17 Cats is a new web site with one mission: To connect artists with buyers. Here’s how they describe it: “In a nutshell, this site is simply a place for artists to organize and manage commissions. We also provide a place for people to come and see who is available for commissions. What kind of artwork? Anything. Paintings, Sculptures, Woodwork, Sketches, Cartoons, Comics, Manga, Knitting… If you are an artist and create custom works, you are welcome here. Join cost: Free. Yup.” We always like to hear that. More than 100 artists are listed as “open for commissions” on the site, and of course eager art-buyers can use it to discover new artists and new works.
The International Animated Film Society (ASIFA) presented the 37th annual Annie Awards on Saturday, February 6th. The presentation was held at UCLA’s Royce Hall, and none other than William Shatner was the host.
As many had been expecting, Disney/Pixar’s Up took the honors for Best Animated Feature Film, as well as a Best Director win for co-director Pete Docter. But what was notable about the evening was that, unlike last year’s Kung Fu Panda sweep, no one film or TV show ran away with a multitude of awards. By sheer numbers, three items emerged victorious for winning three awards each: Coraline (Best Feature Character Design, Best Feature Production Design, Best Feature Music), Prep & Landing (Best TV Character Design, Best TV Production Design, Best TV Production), and The Princess and the Frog (Best Effects Animation, Best Feature Character Animation (Eric Goldberg for Lou the Alligator), and Best Feature Voice Acting (Jen Cody for Charlotte). The Penguins of Madagscar won two awards, Best TV Directing and Best TV Production for Children. Another 10 items won a single award each, including one for Fantastic Mr. Fox (for Best Writing in a Feature). In other words, the awards were spread around quite a bit!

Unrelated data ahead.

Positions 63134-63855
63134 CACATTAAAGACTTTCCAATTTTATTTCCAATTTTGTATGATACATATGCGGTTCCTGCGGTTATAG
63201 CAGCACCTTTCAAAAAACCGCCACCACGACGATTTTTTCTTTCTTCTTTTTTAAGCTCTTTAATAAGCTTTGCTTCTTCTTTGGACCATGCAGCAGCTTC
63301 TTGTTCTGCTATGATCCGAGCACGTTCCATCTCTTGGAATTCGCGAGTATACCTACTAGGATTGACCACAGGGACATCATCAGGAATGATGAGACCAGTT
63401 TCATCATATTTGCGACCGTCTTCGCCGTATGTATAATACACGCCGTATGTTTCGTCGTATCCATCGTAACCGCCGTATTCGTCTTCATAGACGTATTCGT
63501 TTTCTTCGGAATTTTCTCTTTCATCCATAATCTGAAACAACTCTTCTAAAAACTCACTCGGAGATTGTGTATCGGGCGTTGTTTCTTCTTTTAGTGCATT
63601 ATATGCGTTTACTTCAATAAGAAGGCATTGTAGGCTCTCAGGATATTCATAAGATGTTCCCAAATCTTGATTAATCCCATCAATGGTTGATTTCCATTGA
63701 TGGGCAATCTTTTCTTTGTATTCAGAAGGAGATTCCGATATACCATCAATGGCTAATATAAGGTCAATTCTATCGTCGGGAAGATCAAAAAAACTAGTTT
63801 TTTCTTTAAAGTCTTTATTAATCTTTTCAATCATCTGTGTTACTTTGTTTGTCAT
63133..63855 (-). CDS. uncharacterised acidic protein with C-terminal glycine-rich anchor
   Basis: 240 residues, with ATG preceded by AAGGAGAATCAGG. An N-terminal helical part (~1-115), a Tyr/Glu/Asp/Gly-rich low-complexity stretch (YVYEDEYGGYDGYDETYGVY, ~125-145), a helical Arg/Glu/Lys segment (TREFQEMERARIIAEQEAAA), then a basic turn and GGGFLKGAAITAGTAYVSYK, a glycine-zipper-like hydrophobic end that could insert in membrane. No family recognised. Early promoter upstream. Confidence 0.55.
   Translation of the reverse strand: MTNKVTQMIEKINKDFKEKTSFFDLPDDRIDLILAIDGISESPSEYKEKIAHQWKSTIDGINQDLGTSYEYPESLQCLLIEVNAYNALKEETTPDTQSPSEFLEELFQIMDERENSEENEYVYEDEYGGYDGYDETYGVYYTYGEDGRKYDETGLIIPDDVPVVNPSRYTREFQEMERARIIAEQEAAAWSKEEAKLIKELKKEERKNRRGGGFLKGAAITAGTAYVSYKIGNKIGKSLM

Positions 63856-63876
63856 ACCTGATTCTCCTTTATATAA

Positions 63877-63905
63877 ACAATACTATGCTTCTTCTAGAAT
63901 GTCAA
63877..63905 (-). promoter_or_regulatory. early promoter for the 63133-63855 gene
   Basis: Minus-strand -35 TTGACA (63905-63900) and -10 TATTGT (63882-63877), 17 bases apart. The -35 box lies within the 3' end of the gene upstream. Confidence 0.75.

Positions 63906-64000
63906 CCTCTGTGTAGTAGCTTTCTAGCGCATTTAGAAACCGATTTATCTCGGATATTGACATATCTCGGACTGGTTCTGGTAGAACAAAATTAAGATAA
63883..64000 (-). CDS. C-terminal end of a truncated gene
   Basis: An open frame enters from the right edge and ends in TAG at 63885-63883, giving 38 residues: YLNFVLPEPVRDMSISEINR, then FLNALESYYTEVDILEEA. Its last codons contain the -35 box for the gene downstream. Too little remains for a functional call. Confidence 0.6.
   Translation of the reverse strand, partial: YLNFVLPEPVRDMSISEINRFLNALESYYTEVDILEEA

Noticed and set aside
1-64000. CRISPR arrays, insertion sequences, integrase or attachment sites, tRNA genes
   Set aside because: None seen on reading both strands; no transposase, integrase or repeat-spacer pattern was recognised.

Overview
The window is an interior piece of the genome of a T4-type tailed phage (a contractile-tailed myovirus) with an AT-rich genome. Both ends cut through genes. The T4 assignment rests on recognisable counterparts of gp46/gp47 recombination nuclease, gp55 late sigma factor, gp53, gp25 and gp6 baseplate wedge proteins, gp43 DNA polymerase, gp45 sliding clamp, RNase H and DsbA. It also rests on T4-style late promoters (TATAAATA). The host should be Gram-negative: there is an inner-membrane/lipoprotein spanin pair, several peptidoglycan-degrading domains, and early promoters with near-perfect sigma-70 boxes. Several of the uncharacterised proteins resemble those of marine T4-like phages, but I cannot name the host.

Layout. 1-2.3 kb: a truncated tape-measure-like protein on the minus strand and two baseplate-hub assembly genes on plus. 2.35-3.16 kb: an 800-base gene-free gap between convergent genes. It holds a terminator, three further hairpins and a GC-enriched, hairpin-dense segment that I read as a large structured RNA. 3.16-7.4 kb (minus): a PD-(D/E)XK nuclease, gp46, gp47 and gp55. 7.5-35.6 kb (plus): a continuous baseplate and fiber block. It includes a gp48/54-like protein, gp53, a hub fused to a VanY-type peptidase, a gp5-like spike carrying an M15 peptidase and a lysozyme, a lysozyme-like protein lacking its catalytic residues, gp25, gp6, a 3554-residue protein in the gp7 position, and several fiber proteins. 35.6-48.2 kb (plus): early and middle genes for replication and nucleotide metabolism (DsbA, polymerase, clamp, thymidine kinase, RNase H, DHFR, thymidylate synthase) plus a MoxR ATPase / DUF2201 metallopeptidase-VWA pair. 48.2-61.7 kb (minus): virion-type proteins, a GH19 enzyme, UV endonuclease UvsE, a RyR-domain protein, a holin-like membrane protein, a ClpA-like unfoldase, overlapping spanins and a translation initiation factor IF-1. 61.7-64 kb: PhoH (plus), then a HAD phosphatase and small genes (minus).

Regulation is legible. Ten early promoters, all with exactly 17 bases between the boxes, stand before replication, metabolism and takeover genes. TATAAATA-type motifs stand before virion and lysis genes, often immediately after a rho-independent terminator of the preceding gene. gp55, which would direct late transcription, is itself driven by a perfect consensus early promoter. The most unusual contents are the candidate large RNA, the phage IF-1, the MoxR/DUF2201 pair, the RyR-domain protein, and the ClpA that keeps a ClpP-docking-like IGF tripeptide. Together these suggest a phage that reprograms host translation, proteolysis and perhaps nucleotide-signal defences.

Besides the regular awards, the evening also included several special awards and honors. Bruce Timm, Jeffrey Katzenberg, and Tim Burton each received the Winsor McCay Award for Lifetime Achievement in Animation. The June Foray Award for “Benevolent Impact” on Animation went to long-time animator and union activist Tom Sito. William T. Reeves of Pixar won the Ub Iwerks Award for Technical Achievement (he practically invented particle systems animation), while Martin Meunier and Brian McLean were given Special Achievement Awards for creating a new fabrication process used in making the film Coraline. Also, moving tributes were held for the late Roy E. Disney and Wayne Allwine (the voice of Mickey Mouse). A complete listing of the Awards and pictures from the ceremony will be up soon at the Annie Awards web site.
Dragon Keeper by Robin Hobb (in hardcover, from Eos) begins the new Rain Wilds Chronicles — set in the same world as Hobb’s Realm of the Elderling series. In this new book, humans celebrate as dragons are once again born in the city of Cassarick. But something is wrong… This is from the Publisher’s Weekly: “Here be dragons—but debilitated, deformed, damaged dragons, hatched too soon, sick and starving, into a world that has mostly forgotten them. The first of Hobb’s Rain Wild Chronicles, an absorbing extension of her Liveship and Tawny Man trilogies, introduces 15 young dragons who struggle to survive with the grudging help of mutant Rain Wilders. Eventually driven out by the Traders Council, the hatchlings decide to seek Kelsingra, their ancient home. Caught up by the dragons’ plight and longing to escape unhappy families and the stifling Rain Wild culture, self-taught dragon scholar Alise Kincannon and teenage tree-dwelling mutant Thymara volunteer to accompany them on the quest, with the help of magnetic liveship captain Leftrin and a host of colorful characters. Hobb’s meticulously realized fantasy tale is a welcome addition to contemporary dragon lore.” It’s on the shelves now.